Like other Arab regimes, Saudi Arabia follows the same repetitive patterns that have become so obvious in state-Islamist relations. A number of correlations emerge at times of repression:
1- Islamists enhance their global outreach, seeking solidarity among Muslims abroad.
2- Islamists may fragment into splinter radical movements privileging military struggle over preaching, elections, and charitable work. They may also mutate and develop religious and political justifications for participating in regimes they do not particularly respect or accept.
3- Islamists may seek hijra – internal or external migration – to either alternative Muslim territories (a state, emirate, caliphate) or to non-Muslim countries, for example the West.
4-Islamists may also seek metaphorical internal migration, that is, living in their own countries as ghuraba, strangers psychologically detached from their own society.
Regime strategies deployed vis a vis Islamists, for example appeasement and co-optation, often result in them becoming part of the political process in their country as they seek to occupy acceptable and well-managed spaces in parliaments, governments, and the public sphere in general. In countries where there are no elections or any kind of rudimentary political representation, appeased Islamists are allowed to dominate and monopolize certain public spheres, for example the education system, the judiciary, or even the regime itself may create spaces for them such as special media channels, preaching spaces and dawa (missionary) activities at home and abroad. This has been a feature of Saudi-Islamist relations at times of cooperation.
Despite forecasts that Islamism has now been eclipsed, the ideology will remain a relevant intellectual, moral, religious and political trend, with fragments posing serious security challenges and others coexisting with secular political forces. This situation will not change until there is a paradigm shift, an alternative political discourse that allows the youth to dream alternative dreams to those designed by autocratic governments. Unfortunately, the neo-liberal focus on individual improvement, personal initiative, start-up culture, and excessive consumption will not resolve the ancient struggle of peoples to find a comfortable place between individualism and collectivism. The Islamists have successfully combined in their rhetoric the two problematic aspects of human life, namely the duality between the person and his community. The struggle of Islamists to gain power either by peaceful means or by coercion will continue as long as there are causes believed to be worth dying for in the Arab world, including Saudi Arabia and beyond.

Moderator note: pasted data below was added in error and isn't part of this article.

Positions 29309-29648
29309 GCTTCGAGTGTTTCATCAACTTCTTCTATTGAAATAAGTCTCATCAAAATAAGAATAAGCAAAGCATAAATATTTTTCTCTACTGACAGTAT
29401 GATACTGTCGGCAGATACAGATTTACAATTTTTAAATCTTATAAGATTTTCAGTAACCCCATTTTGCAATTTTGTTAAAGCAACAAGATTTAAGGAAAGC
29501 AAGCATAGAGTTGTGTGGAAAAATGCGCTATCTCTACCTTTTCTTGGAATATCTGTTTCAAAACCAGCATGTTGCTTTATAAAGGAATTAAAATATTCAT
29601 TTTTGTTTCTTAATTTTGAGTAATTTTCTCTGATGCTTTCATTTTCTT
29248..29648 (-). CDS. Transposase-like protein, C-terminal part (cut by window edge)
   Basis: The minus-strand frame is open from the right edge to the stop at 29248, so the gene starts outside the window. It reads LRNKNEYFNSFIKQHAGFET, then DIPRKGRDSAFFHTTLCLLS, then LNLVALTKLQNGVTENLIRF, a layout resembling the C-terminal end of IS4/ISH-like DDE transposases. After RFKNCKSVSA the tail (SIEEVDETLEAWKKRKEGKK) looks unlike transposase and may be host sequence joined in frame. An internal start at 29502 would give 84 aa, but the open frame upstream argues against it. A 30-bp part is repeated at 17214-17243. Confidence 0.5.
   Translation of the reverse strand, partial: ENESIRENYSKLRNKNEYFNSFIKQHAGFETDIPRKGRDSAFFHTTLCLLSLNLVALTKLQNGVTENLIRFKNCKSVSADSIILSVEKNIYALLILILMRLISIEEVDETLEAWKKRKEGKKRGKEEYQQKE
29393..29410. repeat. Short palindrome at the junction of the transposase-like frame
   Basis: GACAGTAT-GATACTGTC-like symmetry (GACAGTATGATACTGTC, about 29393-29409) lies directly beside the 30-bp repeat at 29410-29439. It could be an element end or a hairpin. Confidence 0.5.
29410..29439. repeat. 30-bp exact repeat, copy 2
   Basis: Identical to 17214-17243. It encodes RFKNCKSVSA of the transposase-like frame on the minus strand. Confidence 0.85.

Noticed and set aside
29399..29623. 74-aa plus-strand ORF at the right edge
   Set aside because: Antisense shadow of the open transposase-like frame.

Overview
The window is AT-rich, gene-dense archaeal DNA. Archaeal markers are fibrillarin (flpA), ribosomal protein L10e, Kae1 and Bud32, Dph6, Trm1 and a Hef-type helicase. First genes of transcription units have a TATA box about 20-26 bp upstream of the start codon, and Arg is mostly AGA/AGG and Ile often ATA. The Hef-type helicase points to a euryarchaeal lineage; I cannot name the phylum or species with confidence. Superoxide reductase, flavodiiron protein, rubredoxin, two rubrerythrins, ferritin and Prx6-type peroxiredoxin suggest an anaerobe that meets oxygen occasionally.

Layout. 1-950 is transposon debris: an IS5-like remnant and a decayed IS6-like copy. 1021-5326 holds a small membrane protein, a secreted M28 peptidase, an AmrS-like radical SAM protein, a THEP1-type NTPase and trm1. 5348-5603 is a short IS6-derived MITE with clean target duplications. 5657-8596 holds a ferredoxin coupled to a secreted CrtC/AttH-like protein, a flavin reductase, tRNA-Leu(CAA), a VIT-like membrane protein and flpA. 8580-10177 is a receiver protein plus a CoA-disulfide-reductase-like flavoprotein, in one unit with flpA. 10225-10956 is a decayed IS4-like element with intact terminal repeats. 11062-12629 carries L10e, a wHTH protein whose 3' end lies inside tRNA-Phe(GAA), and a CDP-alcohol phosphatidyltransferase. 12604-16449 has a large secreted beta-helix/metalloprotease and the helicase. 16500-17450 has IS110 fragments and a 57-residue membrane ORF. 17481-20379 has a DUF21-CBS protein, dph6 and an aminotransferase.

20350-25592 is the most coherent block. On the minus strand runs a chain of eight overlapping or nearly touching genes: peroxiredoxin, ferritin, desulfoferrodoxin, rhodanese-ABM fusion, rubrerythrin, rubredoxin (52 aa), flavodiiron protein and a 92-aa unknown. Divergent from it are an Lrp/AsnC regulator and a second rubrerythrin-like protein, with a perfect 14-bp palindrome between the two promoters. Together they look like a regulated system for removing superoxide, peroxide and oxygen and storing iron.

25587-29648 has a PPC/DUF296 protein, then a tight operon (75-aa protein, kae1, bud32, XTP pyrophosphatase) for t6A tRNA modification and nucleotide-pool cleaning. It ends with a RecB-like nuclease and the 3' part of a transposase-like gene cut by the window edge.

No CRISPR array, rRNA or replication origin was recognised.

It is possible to initiate reconciliation between regimes and Islamists not only in Saudi Arabia but also across the Arab region when a serious rift occurs, for example in Egypt since 2013. However, this reconciliation is untenable in the long term as two totalitarian systems (regimes and Islamists) clash, collide and occasionally come together to enforce authoritarianism in its political, social, moral, religious, and gender dimensions. It is possible that two totalitarian regimes may coexist and work together, but this usually comes at the expense of political liberties and human and civil rights. The only way forward is an Arab democratic open sphere that allows Islamists and others to compete and cooperate, while leaving societies to choose those who best serve their interests. Both repression and cooperation are counter-productive in an authoritarian context like the one dominant in Saudi Arabia and elsewhere.
 See Meijir 2009; Roy 2010
 Pankhurst 2016,
 Tripp 2013; Mervin & Mouline 2017.
 Filiue 2015.
 Al-Rasheed 2010; 2007.
 Matthiesen 2015.
 Hegghammer and Lacroix 2007.
 McCants 2015.
 See http://www.reuters.com/investigates/special-report/yemen-aqap/ 8 April 2016.
 Al-Rasheed 2014; Al-Rasheed 2015.
Hegghammer, Thomas & Lacroix, Stefane, ‘Rejectionist Islamism in Saudi Arabia: the Story of Juhayman al-Utaibi Revisited,’ International Journal of Middle Eastern Studies, 39, no. 1 (2007), 1-3-22.
Filiu, Jean-Pierre, From Deep State to Islamic State, London: Hurst & Co., 2015.
Lynch, Marc, The Arab Uprising: the Unfinished Revolutions of the New Middle East, New York: Public Affairs, 2012.
McCant, William, The ISIS Apocalypse: the History, Strategy, and Doomsday Vision of the Islamic State, New York: St Martins’s Press, 2015.
Matthiesen, Toby, The Other Saudis: Shiism, Dissent, and Sectarianism, Cambridge: Cambridge University Press, 2015.
Mervin, Sabrina & Mouline, Nabil (eds.), Islam Politiques: Courants, Doctrines et Ideologies, Paris: CNRS, 2017.
Pankhurst, Reza, Hizb Ut-Tahrir: the Untold Story of the Liberation Party, London: Hurst & Co., 2016.
Al-Rasheed, Madawi, a History of Saudi Arabia, Cambridge: Cambridge University Press, 2010.
Al-Rasheed, Madawi, Contesting the Saudi State: Islamic Voices from a New Generation, Cambridge: Cambridge University Press, 2007.
Al-Rasheed, Madawi, ‘The Shared History between Saudi Arabia and ISIS’, 2014, at http://www.hurstpublishers.com/the-shared-history-of-saudi-arabia-and-isis/
Al-Rasheed, Madawi, Muted Modernists: the Struggle over Divine Politics in Saudi Arabia, London: Hurst & Co., 2015.
Roy, Olivier, Holy Ignorance: When Religion and Culture Part Way, London: Hurst & Co., 2010.
Tripp, Charles, The Power and the People: Paths of Resistance in the Middle East, Cambridge: Cambridge University Press, 2013.